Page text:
Oakland Raiders – WR Marquez Valdes-Scantling, South Florida

With Jon Gruden’s hiring, the Raiders are back. Who better to draft than a 6-foot-3, sub-4.4 40 wide receiver as the Gruden era kicks off?

NFC East

Dallas Cowboys – LB Skai Moore, South Carolina

Moore just finds a way to get the football when it is in the air. He will add to a Dallas defense that is looking to up its turnovers in 2018.

New York Giants – P Michael Dickson, Texas

Dickson is on another level as a punter, and will help bring the Giants back to the days of now-retired Jeff Feagles’ dominance.

Philadelphia Eagles – LB Jason Cabinda, Penn State

The Eagles are going to load up ahead of another run to the Super Bowl. One major need is linebacker, and Penn State’s Cabinda is athletic enough to make a difference from Day One.

Washington Redskins – CB Greg Stroman, Virginia Tech

After trading away Kendall Fuller for Alex Smith, the Redskins need to add corners. Greg Stroman, who played down I-95 at Virginia Tech, is a quick DB who can also return kicks.

NFC North

Chicago Bears – LB Oren Burks, Vanderbilt

The Bears are going to run a lot of nickel and dime sets in 2018, relying on the athleticism of their linebackers. Outside of some of the first round-ranked players, Burks is the best cover linebacker in the class, and he can also tackle.

Detroit Lions – EDGE Joe Ostman, Central Michigan

New coach Matt Patricia knows how to get pressure on quarterbacks, but he needs weapons. Enter Ostman, who was a small school star at a natural pipeline college for the Lions.

Green Bay Packers – OL Mason Cole, Michigan

Cole is an extraordinarily versatile lineman, having gone from left tackle to center at Michigan. That versatility will be necessary in Green Bay, which needs some help up front to keep Aaron Rodgers protected.

Minnesota Vikings – EDGE Andrew Trumbetti, Notre Dame

The Vikings could use a real infusion of youth up front, and Trumbetti is one of the better run-stuffers in the class. A solid player at Notre Dame, this EDGE player would anchor one side of the line for Minnesota.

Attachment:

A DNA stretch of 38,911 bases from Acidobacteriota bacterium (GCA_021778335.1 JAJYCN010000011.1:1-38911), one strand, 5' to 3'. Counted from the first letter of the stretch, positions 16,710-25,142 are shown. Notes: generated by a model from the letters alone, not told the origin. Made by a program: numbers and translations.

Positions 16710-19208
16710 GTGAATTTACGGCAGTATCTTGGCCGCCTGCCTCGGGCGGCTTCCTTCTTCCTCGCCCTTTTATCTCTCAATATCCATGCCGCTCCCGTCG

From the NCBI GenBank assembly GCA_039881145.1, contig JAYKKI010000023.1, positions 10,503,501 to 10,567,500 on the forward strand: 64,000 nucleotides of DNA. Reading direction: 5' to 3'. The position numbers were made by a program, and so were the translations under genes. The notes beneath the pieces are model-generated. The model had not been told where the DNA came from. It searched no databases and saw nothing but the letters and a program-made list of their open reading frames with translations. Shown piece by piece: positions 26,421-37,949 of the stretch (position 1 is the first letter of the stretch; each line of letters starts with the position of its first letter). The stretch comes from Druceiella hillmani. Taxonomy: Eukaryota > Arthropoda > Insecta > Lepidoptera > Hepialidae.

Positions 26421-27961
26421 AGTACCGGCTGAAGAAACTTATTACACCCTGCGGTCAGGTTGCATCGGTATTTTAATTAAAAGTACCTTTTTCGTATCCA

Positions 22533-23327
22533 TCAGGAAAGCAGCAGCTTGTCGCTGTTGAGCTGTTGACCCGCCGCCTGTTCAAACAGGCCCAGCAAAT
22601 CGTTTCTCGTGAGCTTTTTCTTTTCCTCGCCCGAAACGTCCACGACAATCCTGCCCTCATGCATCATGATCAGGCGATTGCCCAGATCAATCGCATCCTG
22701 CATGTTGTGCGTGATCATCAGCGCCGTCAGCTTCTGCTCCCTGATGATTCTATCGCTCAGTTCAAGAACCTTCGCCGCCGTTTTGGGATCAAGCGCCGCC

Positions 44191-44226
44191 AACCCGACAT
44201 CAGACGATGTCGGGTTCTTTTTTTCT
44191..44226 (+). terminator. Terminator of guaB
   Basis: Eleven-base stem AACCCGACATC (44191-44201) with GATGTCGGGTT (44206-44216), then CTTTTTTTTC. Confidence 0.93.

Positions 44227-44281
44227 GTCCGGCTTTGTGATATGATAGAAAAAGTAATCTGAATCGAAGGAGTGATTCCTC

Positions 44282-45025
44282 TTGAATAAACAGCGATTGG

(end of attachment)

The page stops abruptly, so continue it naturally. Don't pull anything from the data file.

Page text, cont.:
NFC South

Atlanta Falcons – OG Braden Smith, Auburn

Atlanta will need to replenish its interior offensive line if it is going to continue to have an effective offensive attack. Smith, who played college ball in Alabama (one state over from Georgia), would fit well with Atlanta.

Carolina Panthers – WR Cam Phillips, Virginia Tech

After trading Kelvin Benjamin last year, the Panthers’ pass attack focused mostly on Devin Funchess and running back Christian McCaffrey. Bringing in Phillips will help diversify Cam Newton’s options.

New Orleans Saints – CB Parry Nickerson, Tulane

Nickerson has a bit of Marshon Lattimore in him – he is only a bit smaller and he ran a similar 40 yard dash. The similarities, as well as Nickerson’s having played in the Saints’ backyard at Tulane, make this a fine selection.

Tampa Bay Buccaneers – S Trey Marshall, Florida State

When Derwin James went down, Marshall stepped up. He has shown enough talent to warrant selection in the draft, and Tampa Bay needs safeties – it is a match.

NFC West

Arizona Cardinals – S Dane Cruikshank, Arizona

Cruikshank is one of the most underrated players in this year’s class, and the Cardinals need to start putting together a solid core of young talent. The NFC West is about to get very, very good, and Cruikshank would make a difference in Arizona.

Los Angeles Rams – EDGE Uchenna Nwosu, Southern California

The Rams have an incredible interior defensive line, but some solid pass rushers would make this engine hum. Nwosu built a strong reputation as a pass rusher at USC.

San Francisco 49ers – DT Harrison Phillips, Stanford

John Lynch brought in a Stanford defensive lineman during last year’s draft in Solomon Thomas, and it was a success. Why not go back to the well?

Seattle Seahawks – Tyree Robinson, Oregon

There is a changing of the guard occurring in the Seattle secondary, and Robinson is the kind of defensive back that Pete Carroll loves to draft: tall, rangy, and physical.